Design requires working with higher level network engineers usually from IT (information technology) departments and cable plant designers such as the architects and engineers overseeing a major project, as well as contractors involved with building the projects. Other groups like engineers or designers involved in aspects of project design such as security, CATV or industrial system designers or specialized designers like BICSI RCDDs for premises cabling may also be overseeing various parts of the project that involves the design and installation of fiber optic cable plants and systems. Designers should have an in-depth knowledge of fiber optic omponents and systems and installation processes as well as all applicable standards, codes and any other local regulations. They must also be familiar with most telecom technology (cabled or wireless), site surveys, local politics, codes and standards, and where to find experts in those fields when help is needed. Obviously, the fiber optic network designer must be familiar with electrical power systems, since the electronic hardware must be provided with high quality uninterruptible power at every location. And if they work for a contractor, estimating will be a very important issue, as that is where a profit or loss can be determined!
Those involved in fiber optic project design should already have some background in fiber optics, such as having completed a FOA CFOT certification course, and may have other training in the specialties of cable plant design such as electrical contracting apprenticeship, RCDD, SCTE or ISA training, etc. It’s also very important to know how to find in-depth information, mostly on the web, about products, standards, codes and, for the OSP networks, how to use online mapping services like Google Maps. Experience with CAD systems is a definite plus.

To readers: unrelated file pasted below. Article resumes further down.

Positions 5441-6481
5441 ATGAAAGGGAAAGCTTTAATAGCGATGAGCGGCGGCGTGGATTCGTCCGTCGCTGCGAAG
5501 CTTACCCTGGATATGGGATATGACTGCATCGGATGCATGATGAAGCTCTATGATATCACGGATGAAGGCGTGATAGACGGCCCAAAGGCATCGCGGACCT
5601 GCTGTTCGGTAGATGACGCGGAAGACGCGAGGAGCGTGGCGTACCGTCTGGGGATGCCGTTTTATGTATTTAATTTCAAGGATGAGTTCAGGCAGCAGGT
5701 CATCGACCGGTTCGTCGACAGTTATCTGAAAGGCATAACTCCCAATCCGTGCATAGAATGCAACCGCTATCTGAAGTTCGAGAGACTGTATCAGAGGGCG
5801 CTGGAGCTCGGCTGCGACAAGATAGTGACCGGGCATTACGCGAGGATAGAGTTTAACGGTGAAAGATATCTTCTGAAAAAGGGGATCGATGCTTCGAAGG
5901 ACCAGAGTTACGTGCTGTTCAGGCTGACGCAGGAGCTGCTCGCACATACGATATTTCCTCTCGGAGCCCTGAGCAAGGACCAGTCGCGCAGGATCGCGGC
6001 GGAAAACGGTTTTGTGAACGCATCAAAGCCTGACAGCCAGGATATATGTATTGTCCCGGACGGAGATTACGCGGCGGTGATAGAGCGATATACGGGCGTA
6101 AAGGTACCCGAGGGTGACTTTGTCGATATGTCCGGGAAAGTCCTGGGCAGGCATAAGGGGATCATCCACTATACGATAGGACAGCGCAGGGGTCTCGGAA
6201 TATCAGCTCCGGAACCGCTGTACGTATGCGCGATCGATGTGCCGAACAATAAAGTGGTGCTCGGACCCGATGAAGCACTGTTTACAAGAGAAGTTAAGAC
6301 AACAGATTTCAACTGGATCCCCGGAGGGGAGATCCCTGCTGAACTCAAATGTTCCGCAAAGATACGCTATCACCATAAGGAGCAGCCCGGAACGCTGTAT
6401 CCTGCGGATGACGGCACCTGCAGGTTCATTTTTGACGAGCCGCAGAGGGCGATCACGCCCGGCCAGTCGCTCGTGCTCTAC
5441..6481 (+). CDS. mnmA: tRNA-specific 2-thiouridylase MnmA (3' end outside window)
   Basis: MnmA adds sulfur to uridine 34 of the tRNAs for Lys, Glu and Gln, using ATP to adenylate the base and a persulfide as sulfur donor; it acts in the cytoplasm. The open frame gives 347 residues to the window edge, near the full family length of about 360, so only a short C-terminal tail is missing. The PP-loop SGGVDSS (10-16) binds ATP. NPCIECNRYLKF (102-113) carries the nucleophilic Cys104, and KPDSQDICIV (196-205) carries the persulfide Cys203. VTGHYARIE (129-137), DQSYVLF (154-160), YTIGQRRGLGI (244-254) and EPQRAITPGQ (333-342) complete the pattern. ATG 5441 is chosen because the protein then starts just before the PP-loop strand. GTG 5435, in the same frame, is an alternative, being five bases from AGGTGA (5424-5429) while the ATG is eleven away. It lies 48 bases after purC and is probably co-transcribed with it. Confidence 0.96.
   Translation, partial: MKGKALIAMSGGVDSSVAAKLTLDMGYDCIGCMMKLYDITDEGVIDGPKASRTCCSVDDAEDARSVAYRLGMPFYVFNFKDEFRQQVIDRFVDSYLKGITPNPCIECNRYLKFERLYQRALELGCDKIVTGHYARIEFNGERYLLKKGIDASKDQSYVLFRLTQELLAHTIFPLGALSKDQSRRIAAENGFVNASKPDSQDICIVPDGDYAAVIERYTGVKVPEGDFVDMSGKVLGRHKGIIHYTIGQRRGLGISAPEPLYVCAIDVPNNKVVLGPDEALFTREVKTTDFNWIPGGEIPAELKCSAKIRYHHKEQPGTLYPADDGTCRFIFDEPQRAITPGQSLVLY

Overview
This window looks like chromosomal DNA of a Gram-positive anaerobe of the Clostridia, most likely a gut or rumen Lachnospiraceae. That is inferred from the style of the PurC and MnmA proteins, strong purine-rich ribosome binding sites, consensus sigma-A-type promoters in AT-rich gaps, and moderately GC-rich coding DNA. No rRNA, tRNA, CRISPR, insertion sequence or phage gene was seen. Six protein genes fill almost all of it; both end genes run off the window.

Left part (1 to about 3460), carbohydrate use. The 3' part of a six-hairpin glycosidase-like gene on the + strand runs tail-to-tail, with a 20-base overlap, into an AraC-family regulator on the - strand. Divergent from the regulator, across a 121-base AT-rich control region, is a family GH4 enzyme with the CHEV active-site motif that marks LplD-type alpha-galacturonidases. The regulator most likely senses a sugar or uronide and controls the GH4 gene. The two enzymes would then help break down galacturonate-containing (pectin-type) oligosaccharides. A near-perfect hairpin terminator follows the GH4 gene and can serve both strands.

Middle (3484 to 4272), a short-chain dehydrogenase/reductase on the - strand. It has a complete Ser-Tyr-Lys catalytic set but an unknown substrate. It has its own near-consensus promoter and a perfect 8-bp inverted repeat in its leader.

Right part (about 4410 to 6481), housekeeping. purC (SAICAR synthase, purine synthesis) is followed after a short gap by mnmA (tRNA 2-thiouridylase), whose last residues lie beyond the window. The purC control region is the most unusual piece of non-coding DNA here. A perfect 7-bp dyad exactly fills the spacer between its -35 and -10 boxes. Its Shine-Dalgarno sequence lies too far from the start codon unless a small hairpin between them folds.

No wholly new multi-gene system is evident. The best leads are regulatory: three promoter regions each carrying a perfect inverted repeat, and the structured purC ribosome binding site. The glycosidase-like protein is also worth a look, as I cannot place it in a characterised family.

References for the fiber optic designer’s bookshelf include the FOA text, The Fiber Optic Technicians Manual, and the NECA/FOA-301 installation standard. When it comes to the NEC, I like Limited Energy Systems published by the NFPA. My own bookshelf has dozens of books on communications system design, but unfortunately, the fast pace of development in communications technologies means that many textbooks are hopelessly out of date unless it’s updated frequently. Better to rely on the web, especially the websites of well-established manufacturers. Getting trained specifically in fiber optic network design is becoming easier. This
material is covered in part in some advanced fiber optic courses offered by the FOAapproved schools and by large manufacturers who help you understand how to build networks using their products. The FOA has developed a curriculum to allow more of
our schools to offer a design specialty course and a new FOA design specialty certification. The bulk of the required material has been developed by a committee of experienced fiber installers and trainers working with the FOA.